John Hillcoat has seen the apocalypse and knows what it feels like. It’s cold, mostly. And grey. And there are gangs of zombie-like cannibals. Hillcoat, an Australian director with just one major motion picture under his belt, was tasked with the extremely tall order of bringing of Cormac McCarthy’s bestselling, Pulitzer-Prize winning novel, The Road, to the big screen. Starring Viggo Mortensen and newcomer Kodi Smit-McPhee, the book and the movie tell a powerfully simple story about a man and boy walking through the ashy remains of a desolate world, just trying to stay alive. We caught up with Hillcoat while he was still putting the finishing touches on the film, which will be released October 16.
This is McCarthy’s best known and most celebrated novel. Was he especially involved in the process?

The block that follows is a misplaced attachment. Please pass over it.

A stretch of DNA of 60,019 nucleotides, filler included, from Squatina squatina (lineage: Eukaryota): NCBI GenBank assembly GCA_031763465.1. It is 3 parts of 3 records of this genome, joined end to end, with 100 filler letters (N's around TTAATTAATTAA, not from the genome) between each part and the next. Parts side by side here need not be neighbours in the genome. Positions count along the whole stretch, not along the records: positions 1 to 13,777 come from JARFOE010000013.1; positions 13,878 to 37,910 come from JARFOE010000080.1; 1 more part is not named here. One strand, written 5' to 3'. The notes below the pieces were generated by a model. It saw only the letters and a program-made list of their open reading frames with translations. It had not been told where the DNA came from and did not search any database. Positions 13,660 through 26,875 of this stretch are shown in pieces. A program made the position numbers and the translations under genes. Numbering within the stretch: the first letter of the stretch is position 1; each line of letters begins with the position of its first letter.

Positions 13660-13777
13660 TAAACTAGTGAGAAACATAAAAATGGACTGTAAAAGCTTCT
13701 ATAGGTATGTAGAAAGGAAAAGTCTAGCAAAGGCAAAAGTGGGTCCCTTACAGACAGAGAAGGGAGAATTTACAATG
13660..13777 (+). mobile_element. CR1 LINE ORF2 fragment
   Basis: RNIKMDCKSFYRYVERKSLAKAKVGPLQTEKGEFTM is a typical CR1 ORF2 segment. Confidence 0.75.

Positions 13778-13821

I had lengthy conversations with him before we started filming. He’s has a close relationship with a lot of impressive scientists at the Santa Fe Institute and is interested in this idea that we are a species that will one day be gone. It’s not as simple as conquering nature and mastering the environment—in fact, it’s a great illusion that could one day prove fatal.
One of the great conceits of both the book and the movie is that the event is never actually depicted. Did you talk about that with him?
I did. I asked: “Just between us, Cormac, what was the event?” He won’t actually give away his answer. He did have certain things worked out in his mind, but one of the most brilliant aspects of the book is that it’s not explained. If it ever did happen, your priorities would change in a nanosecond. Working out what happened isn’t a part of that—everything becomes about your own survival and the survival of the people closest to you.